Preventing severe anaphylaxis


Published Online: July 27, 2014

Anaphylaxis is a severe, potentially life-threatening systemic allergic reaction, which occurs suddenly after a person comes in contact with an allergy-causing substance, such as food, insect venom, or medication. Past studies have suggested that older age, the use of multiple medications, and the presence of comorbid medical conditions are the main risk factors for severe anaphylaxis. These previous studies, however, were small, used varying definitions of anaphylaxis, and often compared individuals that experienced severe anaphylaxis to those who experienced only mild allergic reactions.

In an article recently published in The Journal of Allergy & Clinical Immunology (JACI), Clark and colleagues analyze data from 11,972 commercially insured US patients who visited the Emergency department (ED) or were hospitalized for anaphylaxis. The authors identified anaphylactic events using the Harduar-Morano algorithm. They further focused their study on individuals in the sample who experienced severe anaphylaxis, which the authors define as a reaction that required hospital admission. Their primary aim was to examine demographic and clinical characteristics and healthcare utilization in the year before the index event to identify risk factors for a severe anaphylaxis event.

Consistent with previous studies, the authors found older age and presence of comorbidities to be significant risk factors for severe anaphylaxis. Furthermore, they found that individuals who had a severe anaphylactic reaction were less likely to have filled a prescription for an epinephrine auto-injector (EAI) or to have visited an allergist or immunologist in the year before the index event. Interestingly, these individuals were more likely to have had an earlier ED visit or hospitalization. Even after experiencing a severe anaphylactic reaction, these individuals were less likely to fill an EAI prescription or to see an allergist/immunologist. The authors also report that concomitant medication use was significantly associated with severe anaphylaxis independent of age.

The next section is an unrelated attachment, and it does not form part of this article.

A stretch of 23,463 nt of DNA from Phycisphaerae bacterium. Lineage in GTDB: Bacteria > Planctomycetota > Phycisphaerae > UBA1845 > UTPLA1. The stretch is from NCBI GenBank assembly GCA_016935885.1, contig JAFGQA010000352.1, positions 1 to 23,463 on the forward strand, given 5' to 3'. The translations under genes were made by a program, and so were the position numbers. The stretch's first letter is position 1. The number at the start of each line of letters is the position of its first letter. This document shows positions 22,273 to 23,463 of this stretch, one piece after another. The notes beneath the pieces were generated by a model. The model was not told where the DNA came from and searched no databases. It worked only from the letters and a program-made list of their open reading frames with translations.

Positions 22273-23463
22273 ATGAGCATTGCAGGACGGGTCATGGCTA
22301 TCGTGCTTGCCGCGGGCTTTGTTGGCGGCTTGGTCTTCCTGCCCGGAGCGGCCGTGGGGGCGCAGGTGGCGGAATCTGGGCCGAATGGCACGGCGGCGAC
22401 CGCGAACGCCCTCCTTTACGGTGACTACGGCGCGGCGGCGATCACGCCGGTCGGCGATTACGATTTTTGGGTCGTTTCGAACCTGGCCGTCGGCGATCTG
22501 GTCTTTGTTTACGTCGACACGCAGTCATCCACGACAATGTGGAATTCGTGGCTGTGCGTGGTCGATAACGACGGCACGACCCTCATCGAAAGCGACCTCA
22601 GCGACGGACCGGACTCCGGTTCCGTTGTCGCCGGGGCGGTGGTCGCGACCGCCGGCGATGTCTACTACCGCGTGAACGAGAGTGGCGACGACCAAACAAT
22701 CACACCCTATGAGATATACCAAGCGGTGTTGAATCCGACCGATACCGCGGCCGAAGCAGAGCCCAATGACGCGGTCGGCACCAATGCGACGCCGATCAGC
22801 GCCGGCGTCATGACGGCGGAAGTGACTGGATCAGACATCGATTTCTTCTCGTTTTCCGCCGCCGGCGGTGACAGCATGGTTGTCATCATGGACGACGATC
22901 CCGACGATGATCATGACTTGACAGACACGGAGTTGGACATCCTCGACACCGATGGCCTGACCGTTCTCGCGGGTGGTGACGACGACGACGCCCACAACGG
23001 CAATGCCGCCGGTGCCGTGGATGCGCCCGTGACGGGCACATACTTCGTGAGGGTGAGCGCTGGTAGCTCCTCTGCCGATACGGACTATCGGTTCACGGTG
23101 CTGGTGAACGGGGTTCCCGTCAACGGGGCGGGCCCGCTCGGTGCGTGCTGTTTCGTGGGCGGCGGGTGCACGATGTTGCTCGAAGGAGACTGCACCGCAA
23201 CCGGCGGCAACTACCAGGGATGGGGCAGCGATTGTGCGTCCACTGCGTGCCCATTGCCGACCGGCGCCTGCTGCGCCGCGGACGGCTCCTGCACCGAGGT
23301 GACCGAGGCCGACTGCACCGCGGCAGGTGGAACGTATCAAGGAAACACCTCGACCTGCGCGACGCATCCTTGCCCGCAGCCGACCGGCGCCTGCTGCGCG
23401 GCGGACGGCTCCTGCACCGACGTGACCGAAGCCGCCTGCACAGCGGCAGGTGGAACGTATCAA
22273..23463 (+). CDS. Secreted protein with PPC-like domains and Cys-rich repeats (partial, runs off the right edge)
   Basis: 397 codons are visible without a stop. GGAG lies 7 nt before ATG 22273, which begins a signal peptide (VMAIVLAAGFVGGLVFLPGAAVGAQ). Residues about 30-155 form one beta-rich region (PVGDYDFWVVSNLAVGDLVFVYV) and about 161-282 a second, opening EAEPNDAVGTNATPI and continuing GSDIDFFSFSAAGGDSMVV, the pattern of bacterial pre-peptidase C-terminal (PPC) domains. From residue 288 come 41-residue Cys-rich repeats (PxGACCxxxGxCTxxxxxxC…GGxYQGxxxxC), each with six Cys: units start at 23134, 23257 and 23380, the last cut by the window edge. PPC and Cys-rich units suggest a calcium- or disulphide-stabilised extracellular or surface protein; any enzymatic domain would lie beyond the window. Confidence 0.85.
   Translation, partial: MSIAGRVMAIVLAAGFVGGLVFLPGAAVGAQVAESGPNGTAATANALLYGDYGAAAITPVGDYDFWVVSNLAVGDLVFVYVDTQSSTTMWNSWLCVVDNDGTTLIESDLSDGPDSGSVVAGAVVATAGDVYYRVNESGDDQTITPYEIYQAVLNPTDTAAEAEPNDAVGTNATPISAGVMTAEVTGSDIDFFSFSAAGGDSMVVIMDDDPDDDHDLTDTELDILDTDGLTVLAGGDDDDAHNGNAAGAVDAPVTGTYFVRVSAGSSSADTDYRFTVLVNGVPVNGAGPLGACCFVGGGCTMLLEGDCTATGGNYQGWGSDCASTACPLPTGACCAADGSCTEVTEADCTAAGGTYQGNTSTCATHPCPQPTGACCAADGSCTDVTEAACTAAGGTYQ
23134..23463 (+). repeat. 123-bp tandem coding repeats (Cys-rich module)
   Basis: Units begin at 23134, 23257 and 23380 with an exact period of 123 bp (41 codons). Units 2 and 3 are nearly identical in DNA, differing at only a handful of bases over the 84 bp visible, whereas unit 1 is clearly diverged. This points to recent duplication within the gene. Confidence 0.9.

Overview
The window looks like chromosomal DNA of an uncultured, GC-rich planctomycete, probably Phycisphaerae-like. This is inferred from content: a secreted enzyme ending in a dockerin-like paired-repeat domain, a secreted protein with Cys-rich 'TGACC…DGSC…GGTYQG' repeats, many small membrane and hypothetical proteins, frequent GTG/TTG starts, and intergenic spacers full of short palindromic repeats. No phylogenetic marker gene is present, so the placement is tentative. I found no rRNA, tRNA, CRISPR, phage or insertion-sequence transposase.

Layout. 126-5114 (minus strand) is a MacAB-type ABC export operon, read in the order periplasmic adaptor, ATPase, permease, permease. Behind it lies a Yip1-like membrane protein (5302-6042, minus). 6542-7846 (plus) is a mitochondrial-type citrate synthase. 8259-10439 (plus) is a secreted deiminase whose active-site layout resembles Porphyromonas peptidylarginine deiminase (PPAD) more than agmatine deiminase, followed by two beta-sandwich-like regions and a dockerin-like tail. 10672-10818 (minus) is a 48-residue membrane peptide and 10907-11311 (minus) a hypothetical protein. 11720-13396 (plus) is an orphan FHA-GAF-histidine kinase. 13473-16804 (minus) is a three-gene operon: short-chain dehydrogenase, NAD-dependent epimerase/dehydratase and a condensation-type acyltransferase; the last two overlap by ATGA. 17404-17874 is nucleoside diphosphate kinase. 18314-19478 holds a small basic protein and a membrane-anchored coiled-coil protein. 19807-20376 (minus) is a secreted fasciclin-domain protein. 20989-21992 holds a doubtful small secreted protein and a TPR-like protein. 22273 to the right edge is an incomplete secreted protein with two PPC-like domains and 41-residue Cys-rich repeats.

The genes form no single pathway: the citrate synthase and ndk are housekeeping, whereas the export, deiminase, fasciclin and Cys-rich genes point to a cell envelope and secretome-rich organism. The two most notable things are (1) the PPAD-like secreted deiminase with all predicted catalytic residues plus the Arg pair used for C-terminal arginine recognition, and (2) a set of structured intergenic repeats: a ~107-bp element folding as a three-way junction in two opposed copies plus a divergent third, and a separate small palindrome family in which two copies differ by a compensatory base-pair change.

This study highlights the importance of preventive anaphylaxis care for avoiding severe anaphylactic reactions. The patients who were being monitored by an allergist/immunologist and who had access to an EAI may have been better able to recognize their symptoms and to use their EAI before seeking medical attention and before the reaction progressed. Improvement in discharge instructions may also be warranted to encourage patients to see an allergist after severe anaphylaxis.


The Journal of Allergy and Clinical Immunology (JACI) is an official scientific journal of the AAAAI, and is the most-cited journal in the field of allergy and clinical immunology.

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